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Debating Islam in the Republic after the Paris attacks

The most widespread response to the Paris attacks in January 2015 was the slogan “Je suis Charlie”. Immediately understandable as a reaction to the three-day sequence of violence, it expressed solidarity with the victims’ families and a commitment to defend freedom of expression.


As it spread around the globe, this slogan also raised a host of important questions. Many have wondered what exactly 'Charlie' stands for. Does identification with 'Charlie' signify an ultimately abstract endorsement of freedom of expression?




  • The idea that 'more' laïcité or 'more' Republican values can be considered a solution is worrying

  • Does identification with 'Charlie' signify an ultimately abstract endorsement of freedom of expression?

  • Campaigns for the equal treatment of Muslims are necessary and their potential has not yet been fully exploited in France


How does it relate to the work published by the satirical magazine, and particularly its portrayals of Islam and Muslims, which – it should be mentioned – had received much less public support in France in the last couple of years? People have also asked who is excluded from this new collective identification with 'Charlie'.


One outcome of that debate is the parallel slogan “Je suis Ahmed”.


Perhaps the most important question here is how the huge and in many ways unprecedented mobilisation after the attacks has affected the debate on Islam in France and the policies people want to see.


What has changed or will change in these respects? Judging from the past few weeks and the first policy responses, the most likely answer would be: very little.


Indeed, even if such an attack seemed inconceivable some weeks ago, most reactions to it have followed a specific – and well-established – pattern which took off with the first debates on Islam in the late 1980s.


The tragic events in January 2015 have reinforced certain traits in this discourse, but otherwise it is familiar.


One key feature of this discussion is a tendency to portray controversies around Islam as a struggle between freedom rights at the heart of the Republic and restrictions or censorship imposed in the name of religions – and associated notably with Islam or certain interpretations of it.


Since the late 1980s, the question repeatedly raised has been whether Muslims are really able, given their historical tradition, to accept a political order founded on equal freedom for all and a strict segregation of religion and politics.


Over the same period, Muslims representing a broad spectrum of organisations, trends and understandings of Islam have asserted their commitment to the secular Republic and have argued that the secular order can be legitimated from an Islamic point-of-view. Their argumentations follow lines of reasoning that vary greatly in their complexity.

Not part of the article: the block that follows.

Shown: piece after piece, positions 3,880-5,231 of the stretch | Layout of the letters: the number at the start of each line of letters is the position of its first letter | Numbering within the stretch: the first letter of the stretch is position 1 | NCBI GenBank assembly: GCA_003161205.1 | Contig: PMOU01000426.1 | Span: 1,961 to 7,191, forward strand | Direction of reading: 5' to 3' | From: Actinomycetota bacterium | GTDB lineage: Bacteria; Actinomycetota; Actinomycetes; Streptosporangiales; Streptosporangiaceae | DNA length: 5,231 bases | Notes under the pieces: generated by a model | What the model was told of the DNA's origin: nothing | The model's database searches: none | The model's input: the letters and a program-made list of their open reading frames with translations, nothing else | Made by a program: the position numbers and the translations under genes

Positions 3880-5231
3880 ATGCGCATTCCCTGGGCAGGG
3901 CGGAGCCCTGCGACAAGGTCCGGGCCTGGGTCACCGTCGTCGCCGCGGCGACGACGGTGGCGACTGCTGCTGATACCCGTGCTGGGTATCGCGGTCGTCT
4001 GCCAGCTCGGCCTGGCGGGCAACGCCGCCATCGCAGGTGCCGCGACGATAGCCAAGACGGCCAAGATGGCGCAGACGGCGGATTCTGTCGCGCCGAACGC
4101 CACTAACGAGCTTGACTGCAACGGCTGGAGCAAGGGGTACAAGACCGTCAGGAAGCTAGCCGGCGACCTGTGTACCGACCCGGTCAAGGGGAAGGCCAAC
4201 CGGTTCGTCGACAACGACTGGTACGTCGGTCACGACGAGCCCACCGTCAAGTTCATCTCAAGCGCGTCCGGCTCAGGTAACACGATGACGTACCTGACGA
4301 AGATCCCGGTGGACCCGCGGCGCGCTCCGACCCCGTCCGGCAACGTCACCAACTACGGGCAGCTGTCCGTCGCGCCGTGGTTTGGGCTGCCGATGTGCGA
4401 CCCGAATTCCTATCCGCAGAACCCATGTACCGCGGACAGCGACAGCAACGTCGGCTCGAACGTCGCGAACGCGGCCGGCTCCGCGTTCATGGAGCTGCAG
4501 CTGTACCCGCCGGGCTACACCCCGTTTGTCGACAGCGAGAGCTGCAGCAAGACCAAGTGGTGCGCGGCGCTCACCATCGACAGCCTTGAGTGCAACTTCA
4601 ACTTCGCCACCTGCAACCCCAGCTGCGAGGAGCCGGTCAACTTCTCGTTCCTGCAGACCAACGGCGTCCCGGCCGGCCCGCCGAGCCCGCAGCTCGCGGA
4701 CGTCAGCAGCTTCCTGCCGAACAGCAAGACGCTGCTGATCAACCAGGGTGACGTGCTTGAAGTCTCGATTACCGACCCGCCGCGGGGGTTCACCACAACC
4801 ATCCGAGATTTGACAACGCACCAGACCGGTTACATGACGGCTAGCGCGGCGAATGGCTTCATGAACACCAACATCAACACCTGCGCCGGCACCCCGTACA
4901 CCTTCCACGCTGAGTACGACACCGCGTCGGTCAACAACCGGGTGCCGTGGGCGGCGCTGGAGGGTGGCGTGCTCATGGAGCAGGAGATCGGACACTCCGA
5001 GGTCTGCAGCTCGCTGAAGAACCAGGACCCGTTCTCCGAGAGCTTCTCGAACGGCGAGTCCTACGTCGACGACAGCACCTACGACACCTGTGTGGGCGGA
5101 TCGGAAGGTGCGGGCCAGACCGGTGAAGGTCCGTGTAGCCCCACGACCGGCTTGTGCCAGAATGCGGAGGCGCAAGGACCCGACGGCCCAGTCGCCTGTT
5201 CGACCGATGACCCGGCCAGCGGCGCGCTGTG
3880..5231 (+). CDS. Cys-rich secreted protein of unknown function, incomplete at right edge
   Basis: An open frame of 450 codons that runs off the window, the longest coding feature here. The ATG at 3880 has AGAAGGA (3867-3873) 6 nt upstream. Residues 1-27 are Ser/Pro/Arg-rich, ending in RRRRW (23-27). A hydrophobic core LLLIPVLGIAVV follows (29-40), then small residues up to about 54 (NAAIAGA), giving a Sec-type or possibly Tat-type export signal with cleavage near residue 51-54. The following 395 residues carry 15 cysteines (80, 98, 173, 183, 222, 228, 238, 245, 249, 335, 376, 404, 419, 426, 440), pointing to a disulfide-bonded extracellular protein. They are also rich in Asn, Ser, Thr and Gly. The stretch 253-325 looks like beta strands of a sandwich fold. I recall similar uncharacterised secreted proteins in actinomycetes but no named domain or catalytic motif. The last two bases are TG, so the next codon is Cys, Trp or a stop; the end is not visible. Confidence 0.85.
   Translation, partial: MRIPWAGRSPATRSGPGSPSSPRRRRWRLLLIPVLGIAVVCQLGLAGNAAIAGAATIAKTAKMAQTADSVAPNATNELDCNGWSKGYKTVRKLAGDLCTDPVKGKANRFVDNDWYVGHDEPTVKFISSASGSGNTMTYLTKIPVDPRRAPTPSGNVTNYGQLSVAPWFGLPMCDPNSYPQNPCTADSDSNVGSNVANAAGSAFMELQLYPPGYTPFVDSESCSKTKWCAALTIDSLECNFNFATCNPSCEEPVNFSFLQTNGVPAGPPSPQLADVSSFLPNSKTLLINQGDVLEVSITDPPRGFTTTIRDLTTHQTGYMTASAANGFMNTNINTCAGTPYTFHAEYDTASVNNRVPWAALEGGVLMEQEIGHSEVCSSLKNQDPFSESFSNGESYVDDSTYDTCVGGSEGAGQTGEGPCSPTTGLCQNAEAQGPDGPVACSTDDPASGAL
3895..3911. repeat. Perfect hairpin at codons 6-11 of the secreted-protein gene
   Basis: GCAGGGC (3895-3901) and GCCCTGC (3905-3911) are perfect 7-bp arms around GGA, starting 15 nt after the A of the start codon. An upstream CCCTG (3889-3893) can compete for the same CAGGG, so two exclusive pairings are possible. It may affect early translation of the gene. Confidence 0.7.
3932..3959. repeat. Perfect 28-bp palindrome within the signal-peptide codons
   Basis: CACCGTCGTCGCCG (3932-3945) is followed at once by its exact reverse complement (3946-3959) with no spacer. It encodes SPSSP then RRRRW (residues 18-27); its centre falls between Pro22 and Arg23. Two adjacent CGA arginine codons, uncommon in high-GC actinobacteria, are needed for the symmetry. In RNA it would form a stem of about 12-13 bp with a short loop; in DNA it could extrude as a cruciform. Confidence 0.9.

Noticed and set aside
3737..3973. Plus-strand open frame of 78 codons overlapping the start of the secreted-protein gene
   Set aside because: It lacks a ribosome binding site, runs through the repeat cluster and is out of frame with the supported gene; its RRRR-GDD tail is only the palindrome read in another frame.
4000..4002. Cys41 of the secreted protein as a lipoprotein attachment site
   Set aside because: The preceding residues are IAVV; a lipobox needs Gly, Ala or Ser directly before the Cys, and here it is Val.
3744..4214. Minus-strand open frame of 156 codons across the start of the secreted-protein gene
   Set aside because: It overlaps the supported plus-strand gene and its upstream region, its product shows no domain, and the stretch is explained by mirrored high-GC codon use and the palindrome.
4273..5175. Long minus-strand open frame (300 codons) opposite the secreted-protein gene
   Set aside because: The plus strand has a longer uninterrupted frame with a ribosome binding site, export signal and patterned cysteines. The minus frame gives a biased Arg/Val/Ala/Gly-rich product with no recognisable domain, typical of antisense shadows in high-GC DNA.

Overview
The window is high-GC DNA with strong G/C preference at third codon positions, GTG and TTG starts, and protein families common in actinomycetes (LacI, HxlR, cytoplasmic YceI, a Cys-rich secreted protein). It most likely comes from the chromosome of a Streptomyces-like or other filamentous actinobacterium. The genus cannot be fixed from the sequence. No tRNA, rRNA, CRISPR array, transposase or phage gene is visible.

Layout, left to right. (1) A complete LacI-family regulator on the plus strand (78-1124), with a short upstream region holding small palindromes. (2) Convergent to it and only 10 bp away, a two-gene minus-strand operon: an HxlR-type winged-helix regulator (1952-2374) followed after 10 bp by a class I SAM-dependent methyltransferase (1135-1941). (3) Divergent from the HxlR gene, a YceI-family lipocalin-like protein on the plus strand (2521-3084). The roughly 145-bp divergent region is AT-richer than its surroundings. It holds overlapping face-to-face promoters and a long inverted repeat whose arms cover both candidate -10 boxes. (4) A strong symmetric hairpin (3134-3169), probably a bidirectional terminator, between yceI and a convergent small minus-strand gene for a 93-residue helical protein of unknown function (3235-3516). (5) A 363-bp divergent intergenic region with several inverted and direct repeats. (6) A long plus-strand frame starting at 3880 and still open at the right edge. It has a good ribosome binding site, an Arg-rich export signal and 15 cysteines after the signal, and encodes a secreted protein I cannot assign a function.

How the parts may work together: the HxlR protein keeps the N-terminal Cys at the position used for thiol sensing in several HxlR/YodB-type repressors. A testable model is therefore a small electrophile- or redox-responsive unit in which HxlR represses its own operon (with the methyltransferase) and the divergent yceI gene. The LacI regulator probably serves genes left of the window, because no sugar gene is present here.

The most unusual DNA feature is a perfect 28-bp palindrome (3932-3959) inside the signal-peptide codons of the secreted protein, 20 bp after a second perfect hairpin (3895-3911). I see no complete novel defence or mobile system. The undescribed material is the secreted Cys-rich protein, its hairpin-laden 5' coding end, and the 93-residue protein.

Some of them, like the publications of Tariq Ramadan, have reached a global audience and durably shaped Muslim discourses on Europe.


In spite of these argumentations, doubts have remained and are widespread. The question whether Muslims are really loyal to France is still being asked. The suspicion that they are not has profoundly influenced the way Muslim criticism of “Charlie Hebdo” has been perceived by the broader public.


Ever since the Danish cartoon affair in 2006, various Muslims – ranging from the ‘moderate’ Mosque of Paris, controlled by the Algerian state, to organisations close to the Muslim Brothers – have protested against cartoons depicting the prophet Muhammad. Indeed, they initiated court proceedings against the magazine.


The legal basis for this was provided by the French law on press freedom. It dates from 1881 and – among other things – makes it an offence to injure or discriminate against individuals or groups on the basis of their (supposed) religion or ethnicity.

The existence of this law is something of a banality. It signals the simple fact that the right to freedom of expression is not absolute, but can be limited for a number of reasons.


Indeed, this law has often been used by various groups, not least Catholic organisations, and frequently with success. In general, legal action of this kind by religious groups has drawn criticism. However, when Muslim organisations made use of this law against cartoons depicting the prophet Muhammad, their recourse to it was seen in a very different light. They were accused of rejecting freedom of expression outright.


During the campaign in support of “Charlie Hebdo” in 2007, which brought together leading politicians from right across the spectrum, the right to laugh about anything at all was regularly defended. In striking ignorance of the relative complexity of the right to freedom of expression, whose scope is not definitive, this right was now imagined to be absolute.


That this right – in France as much as elsewhere – is routinely subjected to limitations, not only those defined by courts, was obscured. It was obscured in favour of creating the illusion of an unambiguous legal order which lends the rejection of Muslim demands an aura of self-evidence.


No attention was paid to the need – and more importantly, the chance – to decide explicitly and in a spirit of self-responsibility how the scope of freedom of expression should be delimited in this precise case, and how Muslim criticism of certain cartoons should best be met.


The terrorist attacks have given new impetus to this discourse. These attacks have lent plausibility to a position which largely cuts off communication – for that is the position of those who wear the badge “I am Charlie”.  The badge shields the wearer from any opponent with a legitimacy sufficient to make demands and from the need to enter into any kind of debate.


That so many people adopted this position with so much urgency is hardly surprising, given the violence. Nevertheless, the popularity of this position is not something to rejoice in, nor something which bodes well for the future.


It is a position which denies the complexity of politics. By taking an overtly systematic view of the Republican order, important opportunities for political deliberation and action are eliminated.


This is already evident in the first responses from the government and the debates that ensued. After the government announced its educational measures following the attacks, much emphasis was placed on the need to strengthen the teaching of laïcité now to be celebrated annually on December 9th – and the 'values of the Republic'.


The idea that 'more' laïcité or 'more' Republican values can be considered a solution is worrying. The question to debate should be how these values and secularism are defined and what definitions are adequate to the new context of a Republic with a sizeable Muslim population.